Pulau Wangi-wangi in Wakatobi

Wangi-wangi is one of the four main islands that make up the Wakatobi Archipelago off the coast of Southeast Sulawesi, and is the gateway to the Wakatobi Marine National Park.

The name Wakatobi is derived from the four largest islands of Wangi-Wangi (WA,) Kaledupa (KA,) Tomia (TO,) and Binongko (Bi,) and are part of a larger island chain called Tukang Besi. The islands are nestled in the heart of the fabled Coral Triangle, and boast 942 species of fish and 750 of the world’s 850 known coral reef species. The islands cover an area of 1,400,000 hectares, 90,000 of which are coral reef, making Wakatobi the second largest coral reef in the world, after Australia’s Great Barrier Reef.

Wangi-wangi, or Wanci as it is often called, is a favourite destination for marine tourism enthusiasts. The Wangi-Wangi waters are a magnificent underwater paradise, rich in stunning coral reefs and an impressive variety of marine life to match. The ocean floor is melded with a range of landscapes: flatplains, gentle slopes, steep walls, and deep caves to make every dive a new adventure. Beautiful Coral Reefs can be found in just a few feet of water, while there are also breath-taking “bottomless” dives well below 90 feet.

Wangi-wangi Island, Wakatobi marine park
Wangi-wangi Island, Wakatobi marine park (Source : pedomanwisata.com)

The Wakatobi islands have been fairly well-known among the global diving community for a while now, but what many don’t know is that life above the surface of the water is equally interesting. The Bajo people, or Sea Gypsies as they have often been called, are a landless tribe, scattered throughout Indonesia, and further off to Malaysia and The Philippines, but records have shown the existence of the Bajo in Sulawesi for centuries.

True to their nick name, this sea faring community is sustained completely and exclusively by the ocean. But not only do they survive solely on marine resources — they actually live in the ocean as well. That’s right. Entire villages are built on stilts and connected by wooden bridges over large expanses of coral reefs and rocks in the middle of the emerald sea.

The Bajo village, Wakatobi
The Bajo village, Wakatobi (Source : loveandroad.com)

The Bajo tribe maintain an intimate knowledge of the maritime coastal ecosystems, as well as the seasons, winds, currents, tides, lunar cycle, stars and navigation. They have developed specialized boat building skills, and through expertly constructed watercrafts, are able to chart some of the world’s most dangerous waters. These mysterious sea people are also distinguished by their exceptional free-diving abilities, and through years of practice have acquired physical adaptations that enable them to see better and dive longer underwater. As profound sailors and gatherers of marine products, the Bajo supply many of Sulawesi’s export products for trade with China.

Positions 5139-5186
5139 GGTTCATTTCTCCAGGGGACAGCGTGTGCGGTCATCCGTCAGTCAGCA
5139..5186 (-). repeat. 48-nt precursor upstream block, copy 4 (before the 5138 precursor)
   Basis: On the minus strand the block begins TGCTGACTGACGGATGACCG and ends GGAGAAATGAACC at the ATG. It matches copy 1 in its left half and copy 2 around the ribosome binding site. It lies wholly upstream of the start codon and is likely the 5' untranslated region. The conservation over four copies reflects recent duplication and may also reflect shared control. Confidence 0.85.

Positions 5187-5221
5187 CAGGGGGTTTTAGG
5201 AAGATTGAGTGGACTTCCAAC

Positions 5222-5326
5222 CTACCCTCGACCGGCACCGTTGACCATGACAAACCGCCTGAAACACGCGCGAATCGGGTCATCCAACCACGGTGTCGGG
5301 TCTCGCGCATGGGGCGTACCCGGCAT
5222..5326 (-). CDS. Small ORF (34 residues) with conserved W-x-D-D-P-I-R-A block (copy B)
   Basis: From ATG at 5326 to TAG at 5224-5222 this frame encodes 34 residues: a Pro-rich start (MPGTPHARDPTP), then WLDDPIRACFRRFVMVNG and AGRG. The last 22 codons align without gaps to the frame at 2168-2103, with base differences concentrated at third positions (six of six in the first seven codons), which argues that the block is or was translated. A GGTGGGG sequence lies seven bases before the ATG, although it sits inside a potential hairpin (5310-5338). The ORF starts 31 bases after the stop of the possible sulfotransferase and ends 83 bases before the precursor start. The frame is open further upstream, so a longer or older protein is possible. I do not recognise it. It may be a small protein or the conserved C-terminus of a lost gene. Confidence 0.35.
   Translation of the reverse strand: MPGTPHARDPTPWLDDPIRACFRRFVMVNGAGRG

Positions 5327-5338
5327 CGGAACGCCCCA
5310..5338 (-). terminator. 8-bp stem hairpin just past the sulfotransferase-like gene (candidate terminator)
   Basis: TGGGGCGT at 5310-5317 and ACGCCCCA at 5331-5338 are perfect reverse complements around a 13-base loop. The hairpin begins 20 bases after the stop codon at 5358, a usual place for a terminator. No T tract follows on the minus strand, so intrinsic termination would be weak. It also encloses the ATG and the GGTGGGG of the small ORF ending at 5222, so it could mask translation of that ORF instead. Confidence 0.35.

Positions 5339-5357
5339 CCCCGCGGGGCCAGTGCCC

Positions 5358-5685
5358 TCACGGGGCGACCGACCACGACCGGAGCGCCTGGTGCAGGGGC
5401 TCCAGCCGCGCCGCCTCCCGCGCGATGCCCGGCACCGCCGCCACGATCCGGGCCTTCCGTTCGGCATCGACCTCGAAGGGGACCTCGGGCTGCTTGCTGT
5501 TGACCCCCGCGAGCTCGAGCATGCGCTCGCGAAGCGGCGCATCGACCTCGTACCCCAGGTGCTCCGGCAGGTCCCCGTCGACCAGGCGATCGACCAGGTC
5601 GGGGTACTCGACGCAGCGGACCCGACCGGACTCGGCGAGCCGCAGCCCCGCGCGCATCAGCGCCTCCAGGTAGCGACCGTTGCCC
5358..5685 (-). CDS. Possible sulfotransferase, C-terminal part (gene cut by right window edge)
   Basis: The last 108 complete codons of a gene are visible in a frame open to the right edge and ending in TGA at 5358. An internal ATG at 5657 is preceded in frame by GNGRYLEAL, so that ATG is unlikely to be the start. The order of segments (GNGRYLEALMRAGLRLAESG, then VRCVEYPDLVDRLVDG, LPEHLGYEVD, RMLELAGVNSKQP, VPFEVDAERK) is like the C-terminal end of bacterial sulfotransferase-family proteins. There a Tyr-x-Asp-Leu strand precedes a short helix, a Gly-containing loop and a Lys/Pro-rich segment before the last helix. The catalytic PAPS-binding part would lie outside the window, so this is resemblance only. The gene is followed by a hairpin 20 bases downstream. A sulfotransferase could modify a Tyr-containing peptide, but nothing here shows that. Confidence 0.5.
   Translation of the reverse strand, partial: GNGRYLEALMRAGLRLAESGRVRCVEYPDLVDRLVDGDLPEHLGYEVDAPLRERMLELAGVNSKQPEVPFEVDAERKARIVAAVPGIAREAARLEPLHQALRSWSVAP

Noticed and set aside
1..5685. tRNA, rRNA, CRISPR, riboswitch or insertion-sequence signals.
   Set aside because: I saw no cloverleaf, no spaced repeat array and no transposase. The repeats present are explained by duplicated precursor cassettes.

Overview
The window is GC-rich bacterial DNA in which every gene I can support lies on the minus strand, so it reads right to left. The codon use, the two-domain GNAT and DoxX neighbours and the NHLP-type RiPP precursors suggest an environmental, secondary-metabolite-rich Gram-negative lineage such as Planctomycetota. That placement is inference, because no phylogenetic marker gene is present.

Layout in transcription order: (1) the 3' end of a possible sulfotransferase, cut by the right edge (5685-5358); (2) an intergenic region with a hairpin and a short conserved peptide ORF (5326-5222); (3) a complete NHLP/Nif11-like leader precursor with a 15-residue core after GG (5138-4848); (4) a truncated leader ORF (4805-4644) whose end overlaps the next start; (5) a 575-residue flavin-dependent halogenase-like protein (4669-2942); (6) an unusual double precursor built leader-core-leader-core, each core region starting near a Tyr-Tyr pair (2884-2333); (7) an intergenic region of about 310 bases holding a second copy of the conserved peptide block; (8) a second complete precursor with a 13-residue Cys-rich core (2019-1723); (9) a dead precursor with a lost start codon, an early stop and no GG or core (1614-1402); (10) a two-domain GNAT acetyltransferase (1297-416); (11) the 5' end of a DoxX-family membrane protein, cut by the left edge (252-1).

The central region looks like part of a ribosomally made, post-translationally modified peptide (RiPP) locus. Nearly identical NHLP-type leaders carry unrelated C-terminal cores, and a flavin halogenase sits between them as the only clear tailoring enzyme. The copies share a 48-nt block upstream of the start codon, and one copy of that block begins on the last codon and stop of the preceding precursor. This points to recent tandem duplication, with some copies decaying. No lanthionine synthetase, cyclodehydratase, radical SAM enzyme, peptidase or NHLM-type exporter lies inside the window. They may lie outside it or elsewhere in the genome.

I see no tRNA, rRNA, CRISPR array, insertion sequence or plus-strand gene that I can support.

In the past, the Bajo lived almost completely segregated from the “land-people,” preserving their very distinct way of life for generations. But these once sea-wandering nomads, who have lived for centuries at sea, are now adapting to and interacting more with the land-based ethnic groups and being encouraged to settle on land. Apart from living locations, many other aspects of the Bajo culture have been abandoned, and with more and more Bajo descendants now speaking Bahasa Indonesia, the ancient Bajo language is slowly dying out.

As the Bajo have a tendency to migrate from place to place with the change of tides and seasons, it is not known how many remain, though it is roughly estimated at a few hundred families.

The 2010 film, The Mirror Never Lies, is a collaborative product of WWF-Indonesia, the Wakatobi administration and SET Film Workshop, and gives insight into the lives and culture of the Bajo people and the marine biodiversity surrounding the Wakatobi islands.


Patuno Resort is a luxury hotel, and is Wakatobi’s most accessible Resort, situated just a 10 minute drive from the Matahora Airport in Wangi-Wangi. Patuno Resort offers the choice of the Standard Room, Deluxe Room or Executive Bungalow; each equipped with air-conditioning, hot water, TV, mini bar and a private balcony facing the beach. Hotel facilities include a beachside restaurant, incorporating a range of local and international dishes, beach side cabanas, library, bar, ballroom and meeting rooms. Room rates range from USD 70-215 and are all inclusive of free airport transfers, welcome drink, breakfast buffet for two, and free WiFi in restaurant and lobby areas. The Patuno Resort offers a range of dive trips as well as dive courses with qualified PADI instructors.